The white-fronted spider monkey, Ateles belzebuth, is listed as ‘Endangered’ according to the IUCN classification. In Peru it is found in the departments of Loreto, San Martín, Amazonas and Cajamarca, but detailed data on its geographic distribution, population densities and conservation status are scarce. In order to obtain such information, we conducted transect censuses on the Río Aushiri and Río San Antonio (right bank of Río Napo), and between the Río Curaray and the Río Arabela and Río Nashiño, respectively, and made additional explorations on the northern and southern banks of the Río Marañón. We obtained 48 sightings along 761 km of census transect. Group size and population densities were lower in an area with high hunting pressure compared to areas with medium or low hunting pressure. Besides hunting, increasing deforestation is a major threat to the survival of A. belzebuth in Peruvian Amazonia.
The white-fronted spider monkey, Ateles belzebuth1, is 1 of 6 ateline taxa that occur in Peru [Aquino and Encarnación, 1994; Groves, 2001]. Because they are large, they are hunted extensively [Bodmer et al., 1997, 1999; Aquino et al., 2000a; Peres, 2000]. This has made A. belzebuth rare and it is now considered ‘Endangered’ (A2cd, decreasing population trend) [IUCN, 2012]. Detailed ecological and behavioural studies have been performed on this species, mainly in Colombia and Ecuador [Di Fiore et al., 2009; Blake et al., 2010; Stevenson and Link, 2010; for older references, see Campbell, 2008], but knowledge of A. belzebuth from Peruvian Amazonia is scanty and superficial. Even its geographic range in Peru is not well established, with errors or lack of precision found in distribution maps provided by Kellogg and Goldman , Hill , Aquino and Encarnación , Collins and Dubach  and Boubli et al. . These authors considered the areas between the rivers Napo and Putumayo and between the rivers Marañón, Huallaga and Aipena to be part of the distribution. Abundance data are only available for the Río Samiria and the Río Pucacuro [Aquino et al., 2000a, b; Aquino and Bodmer, 2006]. In the present study, therefore, we aim to: (1) define the geographic distribution, (2) obtain abundance and demographic data, and (3) identify threats to the survival of A. belzebuth in Peru. To these ends, expeditions and surveys were carried out between 2004 and 2009 in different areas of northern Peruvian Amazonia.
Transect censuses were carried out in January 2005 on the rivers Aushiri and San Antonio (right bank tributaries of the Río Napo), and in October-November 2007 and January-February 2008 on the Ríos Arabela, Curaray and Curaray-Nashiño. Detailed information on the geographic location, habitat types and a semiquantitative estimate of the degree of human disturbance at the 10 different survey sites are presented in table 1 and figure 1. High human disturbance in the Río Napo area is obvious from the many trails and camps used by hunters and loggers. The number of cartridges along trails and bony remains of animals, particularly primate and rodent skulls, and the intolerance of primates to approaches by humans are indicators of a strong hunting pressure in this area. In the Curaray-Nashiño and Curaray-Arabela areas, human disturbance is mainly due to logging. In both areas, camps were found close to the river banks, and 7- to 8-metre-wide trails for timber extraction extended up to 300 m into the forest interior. Hunting trails were few and never longer than 3 km in the Curaray-Nashiño area and very rare in the Curaray-Arabela area: consequently, primates were much more tolerant to the approaches of humans. Additional expeditions to verify the geographic distribution of A. belzebuth were made in several other areas between 2004 and 2009 (for details, see table 2).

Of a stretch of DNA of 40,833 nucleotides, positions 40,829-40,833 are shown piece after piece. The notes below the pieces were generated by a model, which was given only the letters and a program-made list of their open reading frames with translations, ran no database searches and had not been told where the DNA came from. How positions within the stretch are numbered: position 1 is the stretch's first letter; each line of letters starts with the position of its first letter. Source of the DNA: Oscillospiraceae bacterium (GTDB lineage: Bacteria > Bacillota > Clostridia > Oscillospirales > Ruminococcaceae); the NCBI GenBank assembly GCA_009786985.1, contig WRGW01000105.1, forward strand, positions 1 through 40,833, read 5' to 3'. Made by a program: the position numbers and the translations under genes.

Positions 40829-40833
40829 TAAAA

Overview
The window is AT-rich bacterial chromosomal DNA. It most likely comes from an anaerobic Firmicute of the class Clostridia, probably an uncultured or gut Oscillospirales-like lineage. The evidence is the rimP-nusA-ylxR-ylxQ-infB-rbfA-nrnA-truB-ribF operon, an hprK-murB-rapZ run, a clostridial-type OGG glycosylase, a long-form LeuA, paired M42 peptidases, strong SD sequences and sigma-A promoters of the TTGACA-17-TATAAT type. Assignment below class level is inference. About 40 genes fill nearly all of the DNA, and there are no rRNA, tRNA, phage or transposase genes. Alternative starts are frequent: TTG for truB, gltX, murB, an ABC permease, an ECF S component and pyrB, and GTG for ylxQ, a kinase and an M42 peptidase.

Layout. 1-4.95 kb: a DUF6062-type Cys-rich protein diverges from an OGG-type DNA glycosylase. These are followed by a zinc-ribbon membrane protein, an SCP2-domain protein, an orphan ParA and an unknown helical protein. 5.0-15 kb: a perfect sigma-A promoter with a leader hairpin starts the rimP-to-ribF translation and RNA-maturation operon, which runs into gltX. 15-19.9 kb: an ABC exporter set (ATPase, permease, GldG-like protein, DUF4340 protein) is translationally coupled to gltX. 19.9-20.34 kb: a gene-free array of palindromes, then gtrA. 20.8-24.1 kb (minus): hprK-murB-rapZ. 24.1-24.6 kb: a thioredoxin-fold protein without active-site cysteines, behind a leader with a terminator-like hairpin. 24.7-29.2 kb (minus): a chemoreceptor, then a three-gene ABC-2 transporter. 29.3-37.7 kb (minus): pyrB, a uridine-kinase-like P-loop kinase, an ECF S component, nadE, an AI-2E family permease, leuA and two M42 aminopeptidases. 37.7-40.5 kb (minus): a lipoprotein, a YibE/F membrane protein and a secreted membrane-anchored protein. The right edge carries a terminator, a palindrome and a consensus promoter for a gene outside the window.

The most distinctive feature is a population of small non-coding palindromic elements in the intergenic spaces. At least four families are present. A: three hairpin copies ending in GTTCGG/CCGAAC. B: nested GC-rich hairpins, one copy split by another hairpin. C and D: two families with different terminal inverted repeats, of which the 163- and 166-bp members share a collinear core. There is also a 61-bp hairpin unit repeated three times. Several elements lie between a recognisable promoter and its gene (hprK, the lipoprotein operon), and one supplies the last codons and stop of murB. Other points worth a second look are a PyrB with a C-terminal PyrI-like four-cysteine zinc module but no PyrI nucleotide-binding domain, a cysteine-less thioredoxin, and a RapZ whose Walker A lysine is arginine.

In each of the 10 study sites 4 linear transects were opened, 3.0–4.0 km long in the Río Napo area, and 2.5–3.0 km long in the Curaray-Arabela and Curaray-Nashiño area. Two teams of experienced observers (a researcher and a field assistant) simultaneously walked different transects between 06.15 and 12.00 h (forward), and 14.00 and 17.00 h (return), respectively, at a speed of 1.0 km/h. Each transect was walked 2 or 3 times. Each time primates were encountered, species identity, perpendicular distance to the transect of the first individual detected, number of individuals detected, height and activity, and the presence of carried infants were noted. Complete counts of group size were obtained whenever possible. Given the fission-fusion organization of spider monkeys [Symington, 1990], these counts were generally foraging parties and probably not entire groups (‘communities’). In total 761 km of transect were walked (table 3).
Due to the low number of encounters with A. belzebuth, we could not apply the software Distance [Laake et al., 1994]. Instead, we used the formula D = N/2dL [Burnham et al., 1980] to calculate group density D, where N is the number of groups encountered along transects, L the length (km) and d the mean perpendicular distance to the transect of the first animal sighted (= 26 m). The number of individuals per square kilometre was then calculated by multiplying D with the mean group size. We also calculated encounter rates as the number of sightings per 10 km of transect walked. In order to examine the effect of human disturbance on group size, we compared the mean group size between the different areas with a one-way ANOVA in Statistica 9.0.